August 24, 2008
Barros on Toward A Model Law of Estates and Future Interests
I've posted my most recent article, Toward a Model Law of Estates and Future Interests, on SSRN. Here's the abstract:
The American law of estates and future interests is tremendously complex. This complexity is unjustifiable because it serves no modern purpose. Many of the distinctions between types of interests in the current system of ownership are vestiges of ancient English feudal concepts and owe their place in the law solely to historical accident. This article develops a proposed model law designed to simplify and modernize the basic property ownership system. The proposals made here differ substantially from prior suggestions for legislative reform, and reflect issues of enactability and retroactivity that previously have been neglected in the literature. The article both builds on and critiques the recently-released preliminary draft of Division VII of the Restatement Third, Property (Wills and Other Donative Transfers), and explains why a model law will be more effective than a Restatement in achieving modernization and reform of the estates and future interests system.
Comments of any sort would be welcome.
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Yes, but the crucial and critical question is...will the property profs EVER dispense once and for all with teaching the RAP?!?!?! I'd like to be able to tell my grandchildren "...yep, I actually had to learn that stuff when I was a law student..."
Posted by: Sam Gompers | Aug 25, 2008 4:52:23 AM
Sounds interesting. I've considered teaching the current system as if it were a complex statute. I'll try to give it a read in the midst of semester startup.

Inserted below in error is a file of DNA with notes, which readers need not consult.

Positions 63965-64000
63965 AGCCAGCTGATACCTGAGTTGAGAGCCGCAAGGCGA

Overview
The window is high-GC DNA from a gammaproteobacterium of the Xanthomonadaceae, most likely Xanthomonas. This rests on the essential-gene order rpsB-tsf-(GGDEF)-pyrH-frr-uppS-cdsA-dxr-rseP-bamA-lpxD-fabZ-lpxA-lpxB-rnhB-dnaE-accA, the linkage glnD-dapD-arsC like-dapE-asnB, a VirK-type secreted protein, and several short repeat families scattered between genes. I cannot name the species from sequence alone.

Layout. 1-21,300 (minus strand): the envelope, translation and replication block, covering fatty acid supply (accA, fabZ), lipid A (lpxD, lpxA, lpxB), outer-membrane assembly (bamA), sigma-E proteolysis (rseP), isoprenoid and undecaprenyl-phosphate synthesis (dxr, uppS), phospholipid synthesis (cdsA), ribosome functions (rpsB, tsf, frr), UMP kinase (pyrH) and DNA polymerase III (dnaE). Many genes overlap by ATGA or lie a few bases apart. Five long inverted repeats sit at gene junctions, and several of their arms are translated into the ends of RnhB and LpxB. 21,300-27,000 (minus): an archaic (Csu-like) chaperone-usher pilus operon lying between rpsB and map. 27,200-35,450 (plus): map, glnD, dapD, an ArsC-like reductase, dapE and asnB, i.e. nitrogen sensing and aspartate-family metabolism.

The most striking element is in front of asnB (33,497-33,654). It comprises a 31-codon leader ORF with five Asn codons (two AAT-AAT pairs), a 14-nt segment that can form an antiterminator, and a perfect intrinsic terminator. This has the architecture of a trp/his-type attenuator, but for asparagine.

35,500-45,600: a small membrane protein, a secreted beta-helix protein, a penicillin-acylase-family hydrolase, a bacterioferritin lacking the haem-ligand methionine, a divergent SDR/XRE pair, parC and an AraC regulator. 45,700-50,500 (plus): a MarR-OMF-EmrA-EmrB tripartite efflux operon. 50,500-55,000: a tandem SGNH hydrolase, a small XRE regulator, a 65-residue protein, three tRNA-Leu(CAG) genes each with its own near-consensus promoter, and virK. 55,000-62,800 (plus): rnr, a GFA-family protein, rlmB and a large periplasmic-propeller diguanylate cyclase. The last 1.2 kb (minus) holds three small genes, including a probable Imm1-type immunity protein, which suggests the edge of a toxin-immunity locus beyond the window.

Posted by: Tim Iglesias | Aug 25, 2008 12:37:39 PM
I dunno how this will make you feel, Sam, but I'm not teaching the RAP in property this year. Since PA abolished it, I've decided to cut it out of the first-year Property course.
Posted by: Ben Barros | Aug 25, 2008 12:39:15 PM
Oh I get it...wait 'till Gompers gets out of school and then stop teaching it!
Seriously, good riddance. I must confess embarrassment at not mastering the RAP in school. On a scale of 10, 10 being mastery and 5 being average, I'd have given myself a 4 on a good day. On the bright side, while studying for the Bar, I knew it upside down, backwards, with 1 eye tied behind my back, even though I didn't need to really.
Speaking from personal experience, I can tell you that there were (are) few concepts from advanced physics whose verbal explanations were as convoluted as the RAP. That's no exaggeration! Maybe if one were to somehow break the RAP down into something more formulaic (in a way not previously accomplished or anticipated, or more algorithmic, ala a physics concept, maybe then, it might be easier to process. On the other hand, given American students' aversion to math, it might not be a good idea.
At any rate, I'll be sure to read your paper.
Posted by: Sam Gompers | Aug 26, 2008 5:36:16 AM